Friday, September 3, 2010

Education Pays: Or At Least It Once Did

The Bureau of Labor Statistics (BLS) has a web site titled Education Pays where this chart is provided.

The message is quite clear: the more education you have the more likely that you are gainfully employed. One cannot argue with that statement. I recently heard a well-known economist, an advisor to the Obama Administration, state that there is no employment problem for the well-educated, presumably basing her comment on the kind of data shown above. However, the chart refers to the past while her comment refers to the future. They need not be consistent. I fear they are not consistent.

BLS does a great job at providing all sorts of charts and tables with data and projections. They were nice enough to provide a site labeled Economic and Employment Projections where data are available on what they expect the economy to provide in terms of employment in the 2008-2018 time period. The data was apparently released or updated in December of 2009. Let us see if this data can be used to determine the result of increasing the number of bachelor’s degrees granted each year.

BLS opens their summary of the employment projections with this statement.
"Total employment is projected to increase by 15.3 million, or 10.1 percent, during the 2008-18 period, the U.S. Bureau of Labor Statistics reported today. The projections show an aging and more racially and ethnically diverse labor force, and employment growth in service-providing industries. More than half of the new jobs will be in professional and related occupations and service occupations. In addition, occupations where a postsecondary degree or award is usually required are expected to account for one-third of total job openings during the projection period. Job openings from replacement needs--those which occur when workers who retire or otherwise leave their occupations need to be replaced--are projected to be more than double the number of openings due to economic growth."The population grows at around 1% per year, so growth in employment of 10.1% at least keeps up with the population. The increase in fraction of older workers eligible to retire may also make the number of jobs available for those seeking them (now a smaller fraction of the population) effectively higher in this projection.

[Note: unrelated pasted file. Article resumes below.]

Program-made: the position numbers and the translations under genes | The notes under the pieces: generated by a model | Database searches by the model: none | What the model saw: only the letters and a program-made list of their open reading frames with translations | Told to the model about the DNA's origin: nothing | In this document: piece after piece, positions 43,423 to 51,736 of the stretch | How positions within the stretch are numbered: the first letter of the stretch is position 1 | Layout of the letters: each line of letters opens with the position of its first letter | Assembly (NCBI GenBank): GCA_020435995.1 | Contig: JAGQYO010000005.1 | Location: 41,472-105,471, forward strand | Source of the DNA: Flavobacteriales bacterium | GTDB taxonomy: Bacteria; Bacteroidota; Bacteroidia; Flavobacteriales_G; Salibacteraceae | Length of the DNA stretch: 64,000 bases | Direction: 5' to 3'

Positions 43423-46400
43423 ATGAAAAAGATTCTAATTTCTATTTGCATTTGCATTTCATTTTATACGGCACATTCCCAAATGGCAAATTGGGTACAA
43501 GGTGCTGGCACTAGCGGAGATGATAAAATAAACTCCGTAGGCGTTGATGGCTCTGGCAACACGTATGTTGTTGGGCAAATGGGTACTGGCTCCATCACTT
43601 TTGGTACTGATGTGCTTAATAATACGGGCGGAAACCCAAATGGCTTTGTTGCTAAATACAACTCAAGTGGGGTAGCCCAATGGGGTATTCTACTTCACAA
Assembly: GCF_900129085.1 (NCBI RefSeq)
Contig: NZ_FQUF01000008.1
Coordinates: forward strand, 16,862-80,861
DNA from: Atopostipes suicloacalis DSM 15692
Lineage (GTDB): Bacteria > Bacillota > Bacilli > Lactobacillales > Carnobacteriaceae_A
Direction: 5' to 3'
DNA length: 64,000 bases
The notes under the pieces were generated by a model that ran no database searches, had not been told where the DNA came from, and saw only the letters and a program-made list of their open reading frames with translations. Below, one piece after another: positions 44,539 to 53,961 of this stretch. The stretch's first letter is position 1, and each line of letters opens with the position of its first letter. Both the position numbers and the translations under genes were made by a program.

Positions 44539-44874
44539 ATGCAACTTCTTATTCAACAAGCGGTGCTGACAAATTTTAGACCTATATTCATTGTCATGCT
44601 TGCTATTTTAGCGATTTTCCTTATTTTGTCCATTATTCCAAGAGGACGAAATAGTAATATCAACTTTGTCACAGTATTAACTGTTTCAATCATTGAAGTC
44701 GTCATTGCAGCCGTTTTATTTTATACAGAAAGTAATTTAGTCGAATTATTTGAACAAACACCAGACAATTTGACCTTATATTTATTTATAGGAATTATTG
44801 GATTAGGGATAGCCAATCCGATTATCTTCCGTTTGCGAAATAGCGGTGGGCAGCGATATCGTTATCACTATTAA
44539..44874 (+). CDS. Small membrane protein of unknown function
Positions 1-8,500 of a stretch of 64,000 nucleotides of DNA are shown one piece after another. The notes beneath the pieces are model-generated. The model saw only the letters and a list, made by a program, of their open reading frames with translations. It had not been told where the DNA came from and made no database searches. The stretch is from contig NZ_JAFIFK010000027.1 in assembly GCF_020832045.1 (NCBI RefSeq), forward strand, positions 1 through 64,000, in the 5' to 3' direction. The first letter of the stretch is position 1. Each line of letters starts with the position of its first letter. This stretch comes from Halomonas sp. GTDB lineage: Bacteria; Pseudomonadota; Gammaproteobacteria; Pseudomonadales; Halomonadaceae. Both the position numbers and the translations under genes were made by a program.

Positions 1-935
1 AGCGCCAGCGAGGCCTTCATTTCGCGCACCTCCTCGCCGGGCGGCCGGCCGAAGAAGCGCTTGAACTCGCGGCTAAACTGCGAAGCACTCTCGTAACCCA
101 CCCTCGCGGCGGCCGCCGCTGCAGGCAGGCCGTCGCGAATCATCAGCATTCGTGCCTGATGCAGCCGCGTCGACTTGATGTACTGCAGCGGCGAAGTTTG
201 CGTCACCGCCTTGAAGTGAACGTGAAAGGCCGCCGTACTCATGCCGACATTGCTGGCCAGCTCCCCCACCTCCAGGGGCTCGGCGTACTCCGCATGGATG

BLS also provides a table listing "the 30 occupations with the largest number of job openings due to growth and replacements. The news is not so good. Here are the first few entries at the top of that list in order of decreasing number of expected jobs.


Retail salespersons

Waiters and waitresses

Customer service representatives

Registered nurses (associate degree required)

Combined food preparation and serving workers, including fast food

Office clerks, general

Laborers and freight, stock and material movers

Elementary school teachers, except special education (bachelor’s degree)

One has to go to the ninth entry to find an occupation that requires a bachelor’s degree. I thought a registered nurse required one also (?). Several things are worth mentioning. Most of the jobs our economy is poised to produce require what BLS refers to as "short-term on-the-job training." That is their way of saying that these are jobs that will not pay much and will have almost no job security. If you sum the number of jobs in these 30 occupations that require a bachelor’s degree you get to 12.8% of the total. Another 9.25% require an associate degree or vocational training beyond high school. Those two numbers sum to 22.05%, not close to the "nearly one third" quoted above. The positions more demanding of education are therefore spread out over many smaller occupations.